I missed emotional expressions. The inner landscape of our main character was laid out in a pretty sterile fashion. I made no real connection to him and found it hard to like or emphasize with him, even during the truly horrible events of his life. Nothing seemed to have a real impact on him. However, the story as such was a very smart one.

The final head twister is a real bummer. Nicely done, Mr. Tchaikovsky!

PS: 2nd person narrative, ugh. I am not a fan of that. But I got over it.

I received an advanced copy of this book from the publisher or author through NetGalley. All opinions are my own and I was not required to give a positive review.

You see, the hate they give is senseless…

Ring Shout by P. Djèlí Clark (Author), Channie Waites (Narrator)

Rating: 2.5 out of 5.

Let‘s call it alternate history with a strong horror element. Three African-American women hunt Klu Kluxes, aka monsters disguised as Klu Klux Klan members. The story is set in Georgia in 1922. 

I liked the beginning quite a bit. Nice set-up, speedy beginning, interesting monsters. However, when the more supernatural elements entered and the focus shifted towards the characters, I started to drift off. The plot seemed to disappear into almost nothing and I lost interest in what went on. I never really connected with the main characters or the story.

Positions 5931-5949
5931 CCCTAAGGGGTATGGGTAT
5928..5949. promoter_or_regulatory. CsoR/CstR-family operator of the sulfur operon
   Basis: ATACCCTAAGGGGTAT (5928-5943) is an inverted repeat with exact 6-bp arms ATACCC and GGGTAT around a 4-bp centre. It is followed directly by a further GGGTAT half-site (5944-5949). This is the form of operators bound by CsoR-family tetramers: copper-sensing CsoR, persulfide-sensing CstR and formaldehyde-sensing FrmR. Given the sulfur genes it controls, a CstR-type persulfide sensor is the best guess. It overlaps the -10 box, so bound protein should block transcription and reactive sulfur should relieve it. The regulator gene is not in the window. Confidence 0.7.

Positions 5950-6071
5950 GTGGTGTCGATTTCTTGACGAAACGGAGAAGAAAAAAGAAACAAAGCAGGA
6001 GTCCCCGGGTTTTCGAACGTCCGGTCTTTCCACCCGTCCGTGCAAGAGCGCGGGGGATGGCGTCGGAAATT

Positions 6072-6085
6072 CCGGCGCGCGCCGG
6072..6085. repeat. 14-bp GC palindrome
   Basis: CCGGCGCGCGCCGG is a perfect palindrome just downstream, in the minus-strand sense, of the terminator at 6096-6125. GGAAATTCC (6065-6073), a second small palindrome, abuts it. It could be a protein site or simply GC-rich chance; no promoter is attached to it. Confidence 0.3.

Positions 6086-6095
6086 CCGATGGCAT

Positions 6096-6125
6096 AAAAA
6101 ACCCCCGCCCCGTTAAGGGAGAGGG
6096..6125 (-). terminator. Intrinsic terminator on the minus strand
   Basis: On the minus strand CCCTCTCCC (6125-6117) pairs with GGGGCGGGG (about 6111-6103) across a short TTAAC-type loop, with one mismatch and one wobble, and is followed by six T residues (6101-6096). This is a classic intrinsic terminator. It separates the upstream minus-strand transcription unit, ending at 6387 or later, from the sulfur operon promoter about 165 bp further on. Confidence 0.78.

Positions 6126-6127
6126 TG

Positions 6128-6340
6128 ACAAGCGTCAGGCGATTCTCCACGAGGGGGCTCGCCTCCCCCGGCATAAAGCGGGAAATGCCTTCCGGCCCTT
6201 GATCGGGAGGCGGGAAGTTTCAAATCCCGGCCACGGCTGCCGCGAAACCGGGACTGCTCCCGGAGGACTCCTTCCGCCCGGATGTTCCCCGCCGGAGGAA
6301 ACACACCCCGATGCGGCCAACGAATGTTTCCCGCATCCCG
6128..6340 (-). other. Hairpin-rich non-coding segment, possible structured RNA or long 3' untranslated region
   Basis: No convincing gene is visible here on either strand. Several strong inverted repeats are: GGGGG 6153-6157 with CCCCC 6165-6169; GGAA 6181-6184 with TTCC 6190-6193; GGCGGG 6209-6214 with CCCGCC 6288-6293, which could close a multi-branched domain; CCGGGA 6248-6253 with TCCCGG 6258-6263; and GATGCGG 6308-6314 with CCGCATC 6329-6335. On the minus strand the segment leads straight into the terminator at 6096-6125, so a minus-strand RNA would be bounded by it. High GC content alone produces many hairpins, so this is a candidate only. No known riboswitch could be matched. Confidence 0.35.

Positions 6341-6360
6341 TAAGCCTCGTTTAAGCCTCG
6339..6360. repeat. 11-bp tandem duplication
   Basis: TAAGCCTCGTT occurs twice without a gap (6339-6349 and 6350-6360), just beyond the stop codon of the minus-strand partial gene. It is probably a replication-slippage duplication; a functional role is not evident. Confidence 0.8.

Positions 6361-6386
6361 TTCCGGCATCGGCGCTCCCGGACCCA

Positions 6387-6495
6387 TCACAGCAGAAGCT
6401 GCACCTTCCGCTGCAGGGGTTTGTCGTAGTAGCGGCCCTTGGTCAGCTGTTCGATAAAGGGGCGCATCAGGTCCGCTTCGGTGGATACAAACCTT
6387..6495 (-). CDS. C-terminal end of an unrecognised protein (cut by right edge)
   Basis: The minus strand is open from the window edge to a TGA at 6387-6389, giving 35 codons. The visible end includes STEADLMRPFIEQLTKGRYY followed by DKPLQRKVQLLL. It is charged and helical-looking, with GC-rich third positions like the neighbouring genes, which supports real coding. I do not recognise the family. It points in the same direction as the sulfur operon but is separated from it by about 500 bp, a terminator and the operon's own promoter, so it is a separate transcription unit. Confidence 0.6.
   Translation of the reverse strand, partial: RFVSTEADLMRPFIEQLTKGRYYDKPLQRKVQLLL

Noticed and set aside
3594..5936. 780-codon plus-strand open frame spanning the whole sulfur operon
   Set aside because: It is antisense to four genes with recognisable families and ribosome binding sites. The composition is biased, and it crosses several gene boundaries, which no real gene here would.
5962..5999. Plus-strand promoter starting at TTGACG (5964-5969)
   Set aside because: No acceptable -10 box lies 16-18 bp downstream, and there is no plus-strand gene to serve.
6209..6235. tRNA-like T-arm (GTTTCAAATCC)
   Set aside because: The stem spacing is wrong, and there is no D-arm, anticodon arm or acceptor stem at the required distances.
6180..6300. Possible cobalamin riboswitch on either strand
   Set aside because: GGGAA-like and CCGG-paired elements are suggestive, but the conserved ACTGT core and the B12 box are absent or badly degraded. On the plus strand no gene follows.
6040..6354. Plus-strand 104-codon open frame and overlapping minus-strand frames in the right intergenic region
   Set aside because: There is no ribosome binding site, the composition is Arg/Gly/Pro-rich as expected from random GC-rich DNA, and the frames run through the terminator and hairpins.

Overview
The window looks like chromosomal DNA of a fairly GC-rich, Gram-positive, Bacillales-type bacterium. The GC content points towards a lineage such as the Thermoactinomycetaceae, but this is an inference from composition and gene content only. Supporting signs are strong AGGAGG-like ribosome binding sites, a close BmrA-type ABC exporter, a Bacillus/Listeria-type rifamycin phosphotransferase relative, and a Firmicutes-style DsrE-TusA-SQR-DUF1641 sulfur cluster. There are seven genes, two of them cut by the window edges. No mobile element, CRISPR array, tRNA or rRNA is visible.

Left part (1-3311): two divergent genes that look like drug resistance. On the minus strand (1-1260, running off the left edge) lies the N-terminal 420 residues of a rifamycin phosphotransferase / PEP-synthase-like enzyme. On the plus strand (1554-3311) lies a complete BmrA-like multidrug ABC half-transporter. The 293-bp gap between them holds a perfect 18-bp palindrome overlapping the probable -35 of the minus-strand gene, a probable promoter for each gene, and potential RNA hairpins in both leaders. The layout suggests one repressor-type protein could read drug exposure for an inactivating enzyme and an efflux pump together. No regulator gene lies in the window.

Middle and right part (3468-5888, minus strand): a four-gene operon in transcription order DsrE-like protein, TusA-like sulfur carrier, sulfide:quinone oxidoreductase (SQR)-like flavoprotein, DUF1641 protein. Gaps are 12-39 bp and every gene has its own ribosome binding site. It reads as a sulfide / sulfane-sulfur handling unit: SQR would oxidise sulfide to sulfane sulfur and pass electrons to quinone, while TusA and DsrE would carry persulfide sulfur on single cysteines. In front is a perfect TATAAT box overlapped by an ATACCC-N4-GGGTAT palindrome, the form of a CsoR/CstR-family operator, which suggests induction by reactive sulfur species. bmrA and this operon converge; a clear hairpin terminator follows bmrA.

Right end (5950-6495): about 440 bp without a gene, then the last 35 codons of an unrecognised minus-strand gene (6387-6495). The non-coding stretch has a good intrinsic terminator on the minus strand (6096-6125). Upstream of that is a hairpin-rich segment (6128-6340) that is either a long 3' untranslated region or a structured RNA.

The audio was ok at first. I struggle a bit with the Gullah accent of one of the characters. The narrator was too over the top with her vocalisations and her high tones eventually really grated on me.

I finished, but it was a close call and I barely paid attention at the end. Yes, the social commentary is very, very relevant, but if you‘re not telling me a gripping story, I find it hard to care.

I did like the aunties. Could they have been a version of the Three Fates? I looked up the Night Doctors, the Klu Klux Klan, Stone Mountain, D.W. Griffith and his movie, what a ring shout is and I wondered about Rhode Island. H.P. Lovecraft, maybe? So, this novella was not a complete loss for me.